Mortgage loans are a popular way for people to buy their own homes and begin the process of homeownership. With this type of loan, a borrower can borrow money from the bank to pay for the purchase of his property. In most cases, mortgage holders will use part or all of their net equity (the difference between your house’s market value and current debt) as paid-in-full funds for the loan.
It is not easy determining how much mortgage you can afford based on Canada’s current housing prices because interest rates vary depending on location. In order to obtain an accurate understanding of your mortgage potential, it’s essential to consider the average Canadian home price and the interest rate that you would need to pay to reach your desired purchase price.
This article will give you a good idea of what kind of mortgage you can afford with details of all the necessary costs that should be considered.
What Canada Mortgage Amount Can I Afford?
The amount of mortgage you can afford varies based on several factors, including salary and your total debt load, but it’s important to note that lenders or other institutions can’t determine your maximum monthly income. Furthermore, what may seem like an affordable amount may place a lot of financial stress on you if other costs outside of the home also need to be considered.
The following steps will help you determine how much mortgage you can afford;
Understanding the Market Value of Your Home
Before choosing your down payment amount, you should calculate the market value of your home. Your home’s market value can vary depending on factors such as the property’s age and location. Some areas are more attractive than others, which can also affect the price of a home significantly.
So if you do not agree with a lender’s initial estimate of your mortgage capacity, it is important that you speak with them directly and explain why they may or may not be generous in their offer.
The amount by which a homeowner can make his down payment is governed by the following factors:
Property location (some areas are more attractive than others, which can affect the price of a home significantly)
Property’s age (will decrease the value of your home)
Size (large homes are more expensive to heat and maintain than smaller ones)
Condition (the value of a house will decrease if it needs repairs or remodeling)
Occupancy status (a house that is unoccupied also decreases in value; since empty houses require less maintenance and can attract robbery).
Assessing Your Debt Load
This is a common mistake for many potential home buyers who are looking to buy a home and do not have a clear understanding of what they owe on their mortgage or other loans.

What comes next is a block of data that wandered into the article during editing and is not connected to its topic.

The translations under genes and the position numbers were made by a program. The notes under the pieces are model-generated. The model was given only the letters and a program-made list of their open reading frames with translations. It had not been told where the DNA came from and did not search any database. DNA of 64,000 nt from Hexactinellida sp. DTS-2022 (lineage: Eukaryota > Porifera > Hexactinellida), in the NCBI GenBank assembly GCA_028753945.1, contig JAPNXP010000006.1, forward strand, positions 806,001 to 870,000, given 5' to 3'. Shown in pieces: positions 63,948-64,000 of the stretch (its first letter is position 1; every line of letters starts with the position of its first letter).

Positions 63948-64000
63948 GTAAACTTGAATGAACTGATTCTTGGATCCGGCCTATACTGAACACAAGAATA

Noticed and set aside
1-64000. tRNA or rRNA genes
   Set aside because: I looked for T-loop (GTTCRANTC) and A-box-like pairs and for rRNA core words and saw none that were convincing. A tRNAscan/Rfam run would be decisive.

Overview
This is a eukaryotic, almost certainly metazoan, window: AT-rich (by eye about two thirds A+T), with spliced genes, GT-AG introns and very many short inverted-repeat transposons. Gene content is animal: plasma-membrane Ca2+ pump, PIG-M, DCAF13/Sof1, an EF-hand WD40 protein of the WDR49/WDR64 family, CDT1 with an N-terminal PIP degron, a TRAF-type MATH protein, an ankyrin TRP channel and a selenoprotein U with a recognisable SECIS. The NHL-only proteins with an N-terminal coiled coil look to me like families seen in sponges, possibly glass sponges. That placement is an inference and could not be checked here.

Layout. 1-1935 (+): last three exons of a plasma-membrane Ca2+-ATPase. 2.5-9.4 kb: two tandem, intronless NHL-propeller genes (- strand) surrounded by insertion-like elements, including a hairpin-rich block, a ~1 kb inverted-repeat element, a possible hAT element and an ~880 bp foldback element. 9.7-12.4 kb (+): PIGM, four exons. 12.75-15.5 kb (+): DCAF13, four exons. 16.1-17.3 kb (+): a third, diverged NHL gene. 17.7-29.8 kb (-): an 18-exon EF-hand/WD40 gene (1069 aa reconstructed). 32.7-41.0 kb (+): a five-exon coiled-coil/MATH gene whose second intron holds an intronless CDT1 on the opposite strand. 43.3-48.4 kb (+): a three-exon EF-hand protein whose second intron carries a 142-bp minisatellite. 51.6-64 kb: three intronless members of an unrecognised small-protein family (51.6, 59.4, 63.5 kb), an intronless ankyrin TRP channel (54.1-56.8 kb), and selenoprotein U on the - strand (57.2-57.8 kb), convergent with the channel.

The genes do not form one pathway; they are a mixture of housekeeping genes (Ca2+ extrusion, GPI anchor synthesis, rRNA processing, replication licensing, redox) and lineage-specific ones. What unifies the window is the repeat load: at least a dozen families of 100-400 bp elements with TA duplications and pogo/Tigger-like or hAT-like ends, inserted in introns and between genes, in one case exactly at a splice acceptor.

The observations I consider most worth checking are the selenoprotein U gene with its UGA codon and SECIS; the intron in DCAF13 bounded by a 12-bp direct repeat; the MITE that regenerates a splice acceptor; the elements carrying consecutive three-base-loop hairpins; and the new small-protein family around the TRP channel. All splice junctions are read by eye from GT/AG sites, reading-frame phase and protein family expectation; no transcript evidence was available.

The amount by which you can afford your down payment will depend on the total amount of your outstanding debt load. The idea behind this is that if you put less money down towards your down payment, then that means you have more money left over, which could go towards paying off your other debts.
For example, suppose you are paying $1500 per month on all the debts that you have accumulated over the previous year (including principal and interest). In that case, it will take only 20% ($300) from what is left over after making your mortgage payments so that you can put down $30000.
Therefore, the assumption is that you will be able to make a 20% down payment on your house and be able to pay off all your existing debts plus the new mortgage.
Determine if the Mortgage is Affordable
There are numerous ways to calculate how much mortgage you can afford in Canada, but the easiest way would be using the type of calculator available on CMHC’s website, which includes several variables that would allow you to test different scenarios at once.
For example, you can enter your annual income, debt load, type of house, and the amount of mortgage you want to pay each month and see if it falls under your budget. Alternatively, you can use the methods below to gauge your mortgage affordability as experts have approved them.
The 4.5X your income rule:
4.5X your income rule is a good starting point to determine if you can afford a house, as it places greater emphasis on actual affordability than on you allocating a larger portion of your salary to housing.
This rule states that your household income should be at least 4.5 times larger than your annual expenses and includes things such as mortgage, taxes, property insurance, and utilities.
For example, if you make $70,000 per year, then you would like to make sure that your total household expenses and mortgage would be less than $315,000, which is equal to 4.5 times greater than your income.
Gross debt service ratio: